On Friday, Emily Dolson, a doctoral student at Michigan State University in Charles Ofria's lab, walked a bunch of us through d3.js for data visualization. Crucially, she did this from Michigan, and in addition to a local classroom, taught three other classrooms -- one in Florida, one in Virginia, and ours in Davis, California.
This was a pretty standard *Carpentry-style workshop - hands-on examples, fairly technical content, live coding and explanation, open access materials, lots of TAs.
A few comments and thoughts on why it went well.
Emily really knew her stuff! She was knowledgeable and articulate and friendly.
Emily's materials were great! They were built off of Isabell Kiral-Kornek's excellent d3.js materials, so thanks to @Isa_Kiko too!
In connection with the previous two points: we leaned heavily on Software Carpentry instructors for this. This meant that even had I not known Emily personally, I would have been fairly confident in her teaching expertise, her ability to write materials, and her interest in actually conveying knowledge. (Again: Software Carpentry is magical!)
We did a rehearsal! Jessica Mizzi, the training coordinator in my lab, got together on the Monday before the presentation with Daniel Chen and Erica Christensen and Emily and others, to make sure that everyone could get their Hangout tech working.
Someone other than Emily handled the tech setup! Jessica was responsible for setting up the hangout, sending around checklists and updates, and otherwise coordinating everything.
We used Google Hangout! This teleconferencing system doesn't require any special hardware or subscription fees, and it let us stream straight to YouTube.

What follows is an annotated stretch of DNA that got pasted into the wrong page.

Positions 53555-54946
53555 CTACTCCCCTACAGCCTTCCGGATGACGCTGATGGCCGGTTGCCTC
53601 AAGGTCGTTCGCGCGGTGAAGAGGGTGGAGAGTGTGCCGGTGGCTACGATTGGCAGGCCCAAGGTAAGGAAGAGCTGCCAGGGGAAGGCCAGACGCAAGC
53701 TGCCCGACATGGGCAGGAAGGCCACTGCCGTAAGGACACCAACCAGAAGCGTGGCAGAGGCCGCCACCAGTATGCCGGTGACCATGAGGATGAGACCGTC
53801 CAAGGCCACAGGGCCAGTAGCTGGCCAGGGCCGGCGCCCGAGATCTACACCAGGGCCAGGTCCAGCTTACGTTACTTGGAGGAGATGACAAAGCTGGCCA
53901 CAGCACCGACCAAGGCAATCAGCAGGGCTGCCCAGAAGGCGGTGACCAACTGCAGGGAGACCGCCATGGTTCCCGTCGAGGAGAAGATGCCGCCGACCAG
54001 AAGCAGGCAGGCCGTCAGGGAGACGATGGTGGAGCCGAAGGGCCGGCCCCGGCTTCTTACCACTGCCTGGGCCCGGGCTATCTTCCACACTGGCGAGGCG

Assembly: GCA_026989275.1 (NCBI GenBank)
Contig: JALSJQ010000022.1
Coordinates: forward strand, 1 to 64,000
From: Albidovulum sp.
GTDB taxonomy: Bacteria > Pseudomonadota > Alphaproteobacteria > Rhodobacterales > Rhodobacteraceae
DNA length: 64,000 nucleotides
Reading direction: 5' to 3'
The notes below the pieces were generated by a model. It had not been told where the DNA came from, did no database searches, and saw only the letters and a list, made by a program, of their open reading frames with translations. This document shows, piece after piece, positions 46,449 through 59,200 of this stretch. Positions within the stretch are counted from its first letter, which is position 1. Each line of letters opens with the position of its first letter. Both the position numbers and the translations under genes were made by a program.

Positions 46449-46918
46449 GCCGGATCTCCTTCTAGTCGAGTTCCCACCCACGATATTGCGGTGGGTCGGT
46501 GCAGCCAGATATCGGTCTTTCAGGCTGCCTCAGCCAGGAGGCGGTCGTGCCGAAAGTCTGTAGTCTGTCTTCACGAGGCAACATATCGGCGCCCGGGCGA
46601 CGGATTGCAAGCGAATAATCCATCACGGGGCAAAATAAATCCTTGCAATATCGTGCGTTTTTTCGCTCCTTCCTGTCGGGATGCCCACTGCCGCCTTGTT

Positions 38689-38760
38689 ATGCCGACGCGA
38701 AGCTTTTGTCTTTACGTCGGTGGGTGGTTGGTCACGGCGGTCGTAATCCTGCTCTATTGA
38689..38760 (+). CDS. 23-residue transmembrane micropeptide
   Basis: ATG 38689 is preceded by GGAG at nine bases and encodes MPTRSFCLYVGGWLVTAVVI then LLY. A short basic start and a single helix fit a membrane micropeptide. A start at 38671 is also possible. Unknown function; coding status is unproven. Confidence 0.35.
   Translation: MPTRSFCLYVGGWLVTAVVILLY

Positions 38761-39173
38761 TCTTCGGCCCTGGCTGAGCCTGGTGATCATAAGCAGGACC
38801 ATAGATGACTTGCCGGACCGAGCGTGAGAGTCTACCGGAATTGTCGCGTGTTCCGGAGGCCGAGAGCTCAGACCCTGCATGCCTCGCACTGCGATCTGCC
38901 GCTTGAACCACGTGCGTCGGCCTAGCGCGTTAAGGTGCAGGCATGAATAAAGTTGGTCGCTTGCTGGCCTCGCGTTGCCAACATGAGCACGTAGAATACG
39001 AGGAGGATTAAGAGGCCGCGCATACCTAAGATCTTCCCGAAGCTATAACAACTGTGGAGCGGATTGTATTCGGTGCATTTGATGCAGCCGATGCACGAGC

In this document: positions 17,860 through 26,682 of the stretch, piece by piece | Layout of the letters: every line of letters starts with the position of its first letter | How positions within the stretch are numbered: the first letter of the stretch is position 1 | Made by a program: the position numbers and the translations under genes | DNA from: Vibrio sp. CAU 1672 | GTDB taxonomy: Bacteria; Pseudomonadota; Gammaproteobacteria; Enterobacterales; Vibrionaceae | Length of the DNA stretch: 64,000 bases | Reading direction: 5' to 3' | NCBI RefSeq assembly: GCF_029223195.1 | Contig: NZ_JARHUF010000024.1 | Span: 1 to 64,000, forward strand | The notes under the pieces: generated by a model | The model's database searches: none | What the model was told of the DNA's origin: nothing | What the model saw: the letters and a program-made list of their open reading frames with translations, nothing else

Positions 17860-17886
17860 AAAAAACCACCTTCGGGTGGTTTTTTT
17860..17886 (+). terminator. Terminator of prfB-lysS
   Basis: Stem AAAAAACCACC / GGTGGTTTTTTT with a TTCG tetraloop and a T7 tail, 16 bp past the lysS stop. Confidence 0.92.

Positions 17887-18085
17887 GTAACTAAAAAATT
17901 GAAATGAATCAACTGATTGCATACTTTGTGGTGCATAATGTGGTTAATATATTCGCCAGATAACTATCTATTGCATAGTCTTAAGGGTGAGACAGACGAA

Importantly, the four sites were participants in the Hangout, but anyone could watch the recording via YouTube. (The YouTube stream was about a minute behind, which means it's not that great for live viewing and interaction).
We had local room leaders! They largely forwarded questions up the line to MSU via gitter, and at MSU people wrote them out on stickies and gave them to Emily. Very coordinated ;).
We had local room TAs! Each of the four rooms was coordinated by a Software Carpentry affiliate and I think we had at least one SWC instructor in each room to help. Friendly, helpful, knowledgeable people FTW.
We limited ourselves to four rooms total, which decreased the technical challenges.
At both UC Davis (the Hangout host) and MSU (the instructor broadcaster), we tried to use hardwired Ethernet connections and avoid wifi. Due to faulty hardware we ended up running everything via wifi at UCD, but I think the connection at MSU was hard-wired. So! No network problems!
Some things could be improved or regularized:
- I think we should have the presenter check in with each room at each challenge/stopping point - this was done with gitter, but informally, and sometimes she went a bit fast for us. Alternatively, someone should create a virtual sticky site where we can use stickies remotely.
- We could also shorten the lesson a bit and do a few 10 minute breaks where individual remote rooms go through the code together and make sure everyone has caught up and gotten everything working.